Memorial Day is over, but Best Bully Sticks thinks honoring our soldiers shouldn’t be confined to just a few days a year. That’s why BBS is dedicating this post to a particular set of soldiers that are dear to our hearts: Military Working Dogs, or MWDs.
Jobs of Military Working Dogs Dogs have been a part of military efforts in every society dating back to the Ancient Romans. However, the United States Military first formally trained dogs for service during WWII. Today many military bases include Canine Training Facilities that put dogs though a myriad of tasks to prepare them to fill certain rolls in military. Some of these include roles as sentries, trackers, bomb and drug detection and dogs even go on rescue or reconnaissance missions. There are even dogs who jump out of planes!
Even the most high-ranking officials agree, the role MWD’s fill is irreplaceable. General David H. Petraeus said, “The capability they (Military Working Dogs) bring to the fight cannot be replicated by man or machine. By all measures of performance their yield outperforms any asset we have in our inventory. Our Army (and military) would be remiss if we failed to invest more in this incredibly valuable resource.”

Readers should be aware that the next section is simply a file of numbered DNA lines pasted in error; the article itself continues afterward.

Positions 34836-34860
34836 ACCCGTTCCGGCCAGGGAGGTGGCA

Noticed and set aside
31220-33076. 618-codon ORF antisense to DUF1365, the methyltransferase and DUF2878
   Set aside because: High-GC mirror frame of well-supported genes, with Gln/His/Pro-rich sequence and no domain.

Breeds & Their Training In 1942 when dogs first began training for military service, several breeds were trained and included Airedale Terriers, German Short Haired Pointers, Norwegian Elkhounds, Rottweilers, Doberman Pinschers, Standard Poodles, Dalmatians, Boxers, Labrador Retrievers, Bull Mastiffs, Collies and more!
In today’s military training, there are three preferred breeds: German Shepherds, Dutch Shepherds and Belgium Malinois. These breeds are used because they have been seen as the most versatile over the years. Once the dogs are selected for service, they are taken to Basic Training at Lackland Air Force Base in San Antonio. When they pass Basic Training, they move on to their Advanced Training facilities in different parts of the country. Advanced Training continues in the vein the dogs are best suited for and becomes specific to the mission of the military.